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Imagine the Possibilities if You Redesigned Your Resort’s Website Half as Often

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In the last 15 years, resort websites have gone from hackish bits of design and code to something you could stick in an art gallery.

But I can’t help but think that this is the trajectory we find ourselves on with design.


Any improvements from here on out will likely be small, incremental and more driven by changes in design trends than actual needs from resorts.

The Challenge
In my mind, this is a massive opportunity for resorts.

The thing is, though, that I love the redesign process but It gets marketing teams to come together and rethink everything they are doing on the web, decide what’s working, what’s not, what could be better, easier, more effective.

But the big downside is that because you’re starting all over with the design, much of the lessons from those data you’re looking at may not apply in the context of a brand new system.

The Analogy
Think about it this way. Let’s say you’re dating a girl named Emily and after a year of ups and downs and joy and pain, she dumps you.

Now, looking back over that year you’ve learned a ton about dating/girls in general, but specifically that girl: Emily. So, when you meet your next flame on the chairlift this year only some of it will apply to her because, well, she’s not Emily.

But what if you could start all over with Emily, perfectly wipe the slate, but still know what you know now? How much more valuable would that knowledge be in that situation?

The Opportunity
That’s the opportunity I see in the leveling of the design-quality curve. With less need to redesign, I wonder what would happen if resorts skipped every other design process and replaced it with an optimization process.

Take all the data you usually do, bring all the marketing masterminds on your team together like you did before, summon the wizards at the agency who you worked with last time, but instead of starting all over with a brand new site, you simply apply all that energy and time and creativity and data to make your current site even better.

Optimization is powerful. Hugely powerful. And when the clay you are molding is the same bit you learned from in the first place, some amazing things can happen.

  • jj

    What do you think about the idea that a bunch (dozens or hundreds) of small ski areas should band together and adopt one common website format developed and paid for by all of them that they just tweak with input on the particulars of their resort? Is this already out there in one form or another? I still see a lot of small resorts with really bad websites. I wonder if Liftopia could or does offer this as part of the online ticket sales service they already do for so many small resorts?

    • It’s a good question and, honestly, something I’ve toyed with myself ( I think there may be room for an online marketing solution designed specifically for those smallest areas, but I don’t think it’s a one-size-fits-all template and I think it has to be able to be implemented in a way that either immediately or eventually saves them time over their current setup (which is much, much, harder than it sounds).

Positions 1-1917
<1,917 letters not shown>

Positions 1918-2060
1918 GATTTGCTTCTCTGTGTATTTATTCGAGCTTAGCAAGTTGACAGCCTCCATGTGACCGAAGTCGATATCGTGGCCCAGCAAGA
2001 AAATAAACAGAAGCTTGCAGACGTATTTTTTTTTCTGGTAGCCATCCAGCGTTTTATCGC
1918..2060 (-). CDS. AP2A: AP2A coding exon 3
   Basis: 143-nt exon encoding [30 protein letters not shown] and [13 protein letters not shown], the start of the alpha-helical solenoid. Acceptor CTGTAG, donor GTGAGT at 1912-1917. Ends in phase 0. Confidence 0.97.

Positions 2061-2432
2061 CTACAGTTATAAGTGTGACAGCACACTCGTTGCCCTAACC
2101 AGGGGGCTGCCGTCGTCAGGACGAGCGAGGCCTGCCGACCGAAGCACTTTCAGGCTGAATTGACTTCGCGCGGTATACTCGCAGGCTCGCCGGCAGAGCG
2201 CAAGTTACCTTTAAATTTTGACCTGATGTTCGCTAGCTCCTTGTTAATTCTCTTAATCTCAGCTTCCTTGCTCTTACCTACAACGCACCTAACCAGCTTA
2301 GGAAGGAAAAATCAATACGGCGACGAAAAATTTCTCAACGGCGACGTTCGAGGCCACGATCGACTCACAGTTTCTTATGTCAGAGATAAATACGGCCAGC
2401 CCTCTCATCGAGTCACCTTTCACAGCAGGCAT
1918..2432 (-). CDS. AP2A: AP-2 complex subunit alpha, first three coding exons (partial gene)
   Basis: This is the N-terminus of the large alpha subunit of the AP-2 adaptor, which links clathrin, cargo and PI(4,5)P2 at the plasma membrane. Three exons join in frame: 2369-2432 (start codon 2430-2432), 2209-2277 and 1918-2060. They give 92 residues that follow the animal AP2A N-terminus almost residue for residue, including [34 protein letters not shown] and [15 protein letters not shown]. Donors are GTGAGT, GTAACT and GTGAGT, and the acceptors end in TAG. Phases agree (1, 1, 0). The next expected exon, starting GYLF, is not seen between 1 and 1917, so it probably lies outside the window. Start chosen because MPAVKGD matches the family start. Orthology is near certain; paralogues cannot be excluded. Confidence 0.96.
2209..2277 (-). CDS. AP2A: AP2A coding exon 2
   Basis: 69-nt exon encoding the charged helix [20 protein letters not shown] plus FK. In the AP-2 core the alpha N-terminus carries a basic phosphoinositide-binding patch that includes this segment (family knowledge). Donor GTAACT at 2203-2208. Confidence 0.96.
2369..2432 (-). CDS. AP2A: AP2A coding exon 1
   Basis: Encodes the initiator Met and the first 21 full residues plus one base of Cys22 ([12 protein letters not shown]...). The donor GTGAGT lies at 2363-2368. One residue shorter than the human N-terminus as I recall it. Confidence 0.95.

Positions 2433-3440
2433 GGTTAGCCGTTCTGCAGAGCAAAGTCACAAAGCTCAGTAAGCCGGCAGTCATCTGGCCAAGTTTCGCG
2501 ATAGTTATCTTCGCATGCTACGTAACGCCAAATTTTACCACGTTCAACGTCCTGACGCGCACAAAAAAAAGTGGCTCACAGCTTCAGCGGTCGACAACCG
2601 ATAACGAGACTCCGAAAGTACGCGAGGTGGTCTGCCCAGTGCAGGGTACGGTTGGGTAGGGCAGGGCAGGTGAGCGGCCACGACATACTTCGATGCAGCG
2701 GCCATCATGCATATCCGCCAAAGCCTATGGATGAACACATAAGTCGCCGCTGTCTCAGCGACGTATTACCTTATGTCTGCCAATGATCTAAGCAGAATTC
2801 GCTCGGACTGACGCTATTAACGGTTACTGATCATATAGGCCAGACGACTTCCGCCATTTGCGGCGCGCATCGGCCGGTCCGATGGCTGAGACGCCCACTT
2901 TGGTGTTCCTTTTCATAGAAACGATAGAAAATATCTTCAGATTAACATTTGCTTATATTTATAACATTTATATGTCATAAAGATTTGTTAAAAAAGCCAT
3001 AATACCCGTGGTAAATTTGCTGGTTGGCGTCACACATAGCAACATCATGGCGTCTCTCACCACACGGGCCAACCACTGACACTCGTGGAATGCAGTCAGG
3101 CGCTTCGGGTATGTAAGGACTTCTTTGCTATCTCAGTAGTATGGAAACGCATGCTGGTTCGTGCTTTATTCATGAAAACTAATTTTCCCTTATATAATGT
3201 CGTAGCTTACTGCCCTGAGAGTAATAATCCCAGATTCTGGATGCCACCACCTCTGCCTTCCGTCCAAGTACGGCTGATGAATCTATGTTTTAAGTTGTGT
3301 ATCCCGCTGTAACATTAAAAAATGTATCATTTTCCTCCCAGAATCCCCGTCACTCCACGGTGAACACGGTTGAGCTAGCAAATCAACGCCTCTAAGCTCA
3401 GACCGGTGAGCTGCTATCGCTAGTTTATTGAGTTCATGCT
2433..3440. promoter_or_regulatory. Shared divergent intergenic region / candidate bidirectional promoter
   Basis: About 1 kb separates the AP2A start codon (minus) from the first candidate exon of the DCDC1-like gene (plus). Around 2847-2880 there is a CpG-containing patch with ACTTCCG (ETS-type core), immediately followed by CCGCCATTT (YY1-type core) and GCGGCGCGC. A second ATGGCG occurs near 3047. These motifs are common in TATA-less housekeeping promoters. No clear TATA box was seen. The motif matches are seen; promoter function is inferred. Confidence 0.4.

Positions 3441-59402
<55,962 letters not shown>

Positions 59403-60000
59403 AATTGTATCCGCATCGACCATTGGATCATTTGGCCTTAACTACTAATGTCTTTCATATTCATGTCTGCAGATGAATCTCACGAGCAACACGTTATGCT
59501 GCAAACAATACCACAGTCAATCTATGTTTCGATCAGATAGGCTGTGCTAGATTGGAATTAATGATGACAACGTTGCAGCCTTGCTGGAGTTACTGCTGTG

• Dave Gibson

      When the website serves such an important role in presenting the resort’s brand as somehow different than the competitor, this approach is tough.

  • buymaxabeercom

    Plus the money and time saved by not having to train staff on a new system. This is from someone that makes a living building and designing ski are websites… Thanks for this Gregg

  • WisSkier

    Website design for lap & desktop is a pretty mature activity now, mobile and responsive is where there is a lot of room for innovation yet.

  • Dave Gibson

    First. Emily is a bitch.

    Secondly, when the website continues to grow in value to the resort as both its number one marketing tool AND its number one sales tool (as ecom improves thanks to Inntopia/Liftopia) then it makes sense to constantly tune them. What I see is that resorts design and build the new site and then it too often isn’t tuned. It just goes until they say “Our website sucks now. We need a new one.” It should evolve.

    I think that given the pace of features, design styles, and devices that people use to view websites – that a “redesign” every 3 years still makes sense. Is that a “revolutionary” step or an “evolutionary” step though? Its often a question of degree and based on what is appropriate. Is your site responsive? If not, then perhaps you need to redesign now – but that could just require adapting a current design to scale and fold to work on all devices.

    There are also parts of a website that may or may not need to change – such as the information architecture, the CMS, features, the interface design.

    The interface of a modern website – what you see on the screen, is controlled by templates with centralized files that can be tweaked or rebuilt at much less cost than in previous paradigms.

    • I see much the same thing: build a new site, do nothing, think it’s not good enough, build a new one. Since writing this I’ve heard about a few resorts fill me in that just recently they’ve started to really take optimization seriously. It’s a very good sign.

      • Dave Gibson

        That’s great to hear.

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